American history contains many anniversaries – some good, some bad, some remembered with parades, some remembered with shame, and some often forgotten. Today, November 29th, marks the 146th year anniversary of the Sand Creek Massacre, a tragic event in 1864 Kiowa County, Colorado in which some 700 men of the Third Colorado Cavalry under John Chivington surrounded and attacked a village of Cheyenne and Arapaho Indians. After the gun powder blasts settled, at least 150 Native Americans lay dead.
Of all the locations in the United States National Park Service, the Sand Creek Massacre National Historic Site is the only one to include the word “massacre” in the title (though the 2005 historic marker called it the “Sand Creek Battle Ground,” picture taken from National Park Service website). Yesterday this piece of American history was brought to my attention by the compelling and engaging book Custerology: The Enduring Legacy of the Indian Wars and George Armstrong Custer (2007) by Emory English professor Michael Elliott. Elliott’s book is an artful blend of ethnographic fieldwork and history of the life of Custer and his spectral-like legacy that looms over the thousands of Americans who are fascinated by his life, military career, and – perhaps most of all – his death. Locating the power of memory and public history of Custer enthusiasts in the land he walked, rode, and lived upon, the memoirs he and his wife left behind, and the immense appeal of the unknowns surrounding his famous death, Elliott deftly explores “Custerology” – or the “historical interpretation and commemoration” of all things Custer – as a site of the inherent and “collective ambivalence” of the relationship between the United States and “the indigenous peoples who have lived within its borders.” To accomplish his task, Elliott interviewed members of the Little Bighorn Associates (a group of American history/Custer aficionados), spent time with Steve Alexander (a living historian of Custer’s life), talked with local Native Americans, and dug deep into the primary sources and existing historiography surrounding Custer. The result is an enjoyable read on a sometimes disheartening, but always fascinating topic.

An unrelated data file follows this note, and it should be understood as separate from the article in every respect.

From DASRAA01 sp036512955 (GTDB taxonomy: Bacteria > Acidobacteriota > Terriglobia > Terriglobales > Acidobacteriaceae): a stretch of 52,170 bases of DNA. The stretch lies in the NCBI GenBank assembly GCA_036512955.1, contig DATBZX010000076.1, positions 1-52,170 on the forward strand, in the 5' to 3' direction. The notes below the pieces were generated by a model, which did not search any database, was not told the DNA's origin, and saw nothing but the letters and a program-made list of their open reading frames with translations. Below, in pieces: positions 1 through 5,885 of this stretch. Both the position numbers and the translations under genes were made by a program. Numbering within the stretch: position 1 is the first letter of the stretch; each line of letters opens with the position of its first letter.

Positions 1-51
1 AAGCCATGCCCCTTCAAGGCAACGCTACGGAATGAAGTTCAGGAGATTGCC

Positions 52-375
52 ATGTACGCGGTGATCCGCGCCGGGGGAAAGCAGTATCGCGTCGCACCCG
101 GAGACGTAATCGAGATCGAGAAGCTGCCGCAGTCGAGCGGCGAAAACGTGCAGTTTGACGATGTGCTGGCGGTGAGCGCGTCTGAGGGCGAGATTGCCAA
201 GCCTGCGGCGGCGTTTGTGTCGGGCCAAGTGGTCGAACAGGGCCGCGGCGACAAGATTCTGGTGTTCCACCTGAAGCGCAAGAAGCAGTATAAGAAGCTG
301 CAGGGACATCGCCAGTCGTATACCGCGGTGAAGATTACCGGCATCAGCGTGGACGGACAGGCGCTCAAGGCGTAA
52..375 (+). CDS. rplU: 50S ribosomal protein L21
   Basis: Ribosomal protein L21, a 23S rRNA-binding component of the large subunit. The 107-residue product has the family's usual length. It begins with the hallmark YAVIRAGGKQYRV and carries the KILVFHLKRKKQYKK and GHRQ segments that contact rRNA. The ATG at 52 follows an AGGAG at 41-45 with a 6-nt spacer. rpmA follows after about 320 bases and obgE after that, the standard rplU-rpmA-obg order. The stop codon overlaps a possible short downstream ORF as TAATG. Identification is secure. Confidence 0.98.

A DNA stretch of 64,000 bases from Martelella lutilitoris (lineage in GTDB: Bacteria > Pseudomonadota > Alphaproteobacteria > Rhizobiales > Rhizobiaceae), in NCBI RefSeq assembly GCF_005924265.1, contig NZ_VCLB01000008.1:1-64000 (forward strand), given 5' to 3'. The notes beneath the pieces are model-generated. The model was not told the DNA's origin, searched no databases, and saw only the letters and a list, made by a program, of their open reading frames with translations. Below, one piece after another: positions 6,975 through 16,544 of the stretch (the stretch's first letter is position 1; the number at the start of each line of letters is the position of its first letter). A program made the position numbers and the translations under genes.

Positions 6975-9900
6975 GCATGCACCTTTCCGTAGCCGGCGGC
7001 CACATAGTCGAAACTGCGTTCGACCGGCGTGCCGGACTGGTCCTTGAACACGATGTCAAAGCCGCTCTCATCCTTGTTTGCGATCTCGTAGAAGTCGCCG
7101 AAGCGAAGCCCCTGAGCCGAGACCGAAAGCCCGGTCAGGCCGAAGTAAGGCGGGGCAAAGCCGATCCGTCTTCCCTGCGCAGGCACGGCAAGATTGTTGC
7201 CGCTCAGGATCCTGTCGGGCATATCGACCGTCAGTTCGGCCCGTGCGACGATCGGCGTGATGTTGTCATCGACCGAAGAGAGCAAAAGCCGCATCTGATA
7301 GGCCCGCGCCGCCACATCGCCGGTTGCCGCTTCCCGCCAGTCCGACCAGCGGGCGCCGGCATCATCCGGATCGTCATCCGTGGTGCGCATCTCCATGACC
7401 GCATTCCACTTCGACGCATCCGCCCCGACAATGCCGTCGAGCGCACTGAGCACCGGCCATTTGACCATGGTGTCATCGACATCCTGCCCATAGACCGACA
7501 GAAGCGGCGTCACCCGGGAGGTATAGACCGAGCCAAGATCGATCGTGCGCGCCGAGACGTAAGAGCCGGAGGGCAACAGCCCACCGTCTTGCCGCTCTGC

Established in April of 2007, the Sand Creek Massacre National Historic Site calls attention to what contemporary National Parks Director Mary Bomar called one of “the tragedies that affect our national consciousness.” About 500 hundred were present at the site’s dedication, including Cheyenne and Arapaho leaders who turned out on April 28th for the ceremony. Typically when I think of America’s National Parks system and religion, my mind conjures images of John Muir sitting near Yosemite’s Cathedral Rocks writing defenses of his beloved landscape or tales from the Park-to-Park Highway’s first “pilgrims” in the 1920s West in search of spiritual rejuvenation (perhaps this due to my love of Ken Burns documentaries). The Indian Wars’ so-called “clash of cultures” elucidates contentious moments of American religious history, and its memorialized sites bring into focus religious intolerance, violence, and resistance. Though not the most lovely way to begin the week, this somber note certainly complicates popular public history narratives of the grand first Thanksgiving between friendly pilgrims and Indians near Plymouth Rock.